That equation again is: ((1/k)')^2 + T^2(1/k)^2 - T^2 = 0(adsbygoogle = window.adsbygoogle || []).push({});

where k is a function of s, T is a constant, and ' denotes differentiation with respect to s.

If you're wondering, it arises when you try to describe the family of curves with constant torsion that lie on the unit sphere. Here, T is the torsion, and k is the curvature. And boy do I wish I remembered my differential equations class a little better.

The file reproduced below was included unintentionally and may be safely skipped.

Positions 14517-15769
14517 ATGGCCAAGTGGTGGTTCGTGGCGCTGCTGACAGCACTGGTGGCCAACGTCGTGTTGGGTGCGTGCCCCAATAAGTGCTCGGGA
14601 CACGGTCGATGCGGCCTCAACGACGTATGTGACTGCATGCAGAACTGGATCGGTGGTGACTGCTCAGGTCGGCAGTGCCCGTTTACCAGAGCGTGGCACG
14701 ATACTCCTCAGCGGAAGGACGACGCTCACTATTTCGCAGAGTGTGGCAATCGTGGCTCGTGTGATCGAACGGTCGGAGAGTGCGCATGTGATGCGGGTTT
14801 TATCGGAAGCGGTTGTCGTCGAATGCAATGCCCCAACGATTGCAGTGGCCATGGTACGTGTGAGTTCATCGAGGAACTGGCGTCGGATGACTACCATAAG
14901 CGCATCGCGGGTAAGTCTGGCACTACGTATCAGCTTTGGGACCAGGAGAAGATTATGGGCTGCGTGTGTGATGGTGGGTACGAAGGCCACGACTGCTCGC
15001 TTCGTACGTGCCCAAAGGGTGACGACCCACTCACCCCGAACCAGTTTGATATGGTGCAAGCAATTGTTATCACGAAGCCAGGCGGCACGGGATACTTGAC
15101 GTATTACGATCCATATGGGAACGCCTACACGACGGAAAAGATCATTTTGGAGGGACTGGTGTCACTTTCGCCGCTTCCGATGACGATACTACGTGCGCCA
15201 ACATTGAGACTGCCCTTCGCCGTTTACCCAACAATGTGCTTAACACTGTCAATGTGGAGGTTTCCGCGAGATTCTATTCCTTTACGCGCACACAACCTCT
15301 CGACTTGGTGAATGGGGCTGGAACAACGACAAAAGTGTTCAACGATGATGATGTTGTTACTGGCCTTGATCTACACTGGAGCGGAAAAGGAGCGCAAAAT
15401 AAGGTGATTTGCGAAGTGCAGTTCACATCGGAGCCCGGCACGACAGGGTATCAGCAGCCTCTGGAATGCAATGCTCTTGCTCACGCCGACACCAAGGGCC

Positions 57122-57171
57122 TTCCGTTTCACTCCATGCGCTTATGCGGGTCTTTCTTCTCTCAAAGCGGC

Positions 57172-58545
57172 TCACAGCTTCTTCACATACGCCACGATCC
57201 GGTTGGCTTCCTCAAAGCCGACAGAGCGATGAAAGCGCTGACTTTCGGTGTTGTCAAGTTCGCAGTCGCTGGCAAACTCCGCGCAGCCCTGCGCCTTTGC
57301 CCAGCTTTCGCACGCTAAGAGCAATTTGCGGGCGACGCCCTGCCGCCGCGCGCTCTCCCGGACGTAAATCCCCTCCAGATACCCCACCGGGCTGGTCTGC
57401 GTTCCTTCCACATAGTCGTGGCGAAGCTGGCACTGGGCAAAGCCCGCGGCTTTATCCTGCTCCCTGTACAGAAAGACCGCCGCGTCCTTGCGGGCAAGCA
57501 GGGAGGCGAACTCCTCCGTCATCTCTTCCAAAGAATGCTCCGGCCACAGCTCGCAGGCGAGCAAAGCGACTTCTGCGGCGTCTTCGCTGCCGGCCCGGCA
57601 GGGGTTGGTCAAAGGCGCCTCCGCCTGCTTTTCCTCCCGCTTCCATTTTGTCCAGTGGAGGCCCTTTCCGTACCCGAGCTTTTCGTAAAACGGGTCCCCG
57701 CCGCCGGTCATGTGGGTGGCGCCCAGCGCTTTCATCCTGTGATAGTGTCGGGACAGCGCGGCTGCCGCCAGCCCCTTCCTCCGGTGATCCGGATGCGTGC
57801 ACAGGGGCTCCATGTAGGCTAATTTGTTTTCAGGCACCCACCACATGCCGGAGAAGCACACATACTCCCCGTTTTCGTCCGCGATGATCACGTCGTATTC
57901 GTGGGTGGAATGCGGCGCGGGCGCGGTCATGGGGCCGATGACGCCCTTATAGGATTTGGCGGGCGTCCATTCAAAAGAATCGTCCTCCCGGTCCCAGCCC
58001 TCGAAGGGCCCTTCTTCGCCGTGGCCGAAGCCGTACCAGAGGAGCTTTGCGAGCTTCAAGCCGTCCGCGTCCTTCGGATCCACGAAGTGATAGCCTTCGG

My attempt:

Let 1/k = R.

Then (R')^2 + T^2*R^2 -T^2 = 0

Suppose R = A*cos(Ts) + B*sin(Ts)

Plugging it in, it is found that A^2+B^2=1

So, R = cos(a)*sin(Ts)+sin(a)+cos(Ts)

So K = R^-1...

Which does not satisfy the equation :(

I also tried setting it up like this:

K' +Sqrt[T^2*K^2*(K^4-K^2)]

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# How to solve: ((1/k)')^2 + T^2(1/k)^2 - T^2 = 0

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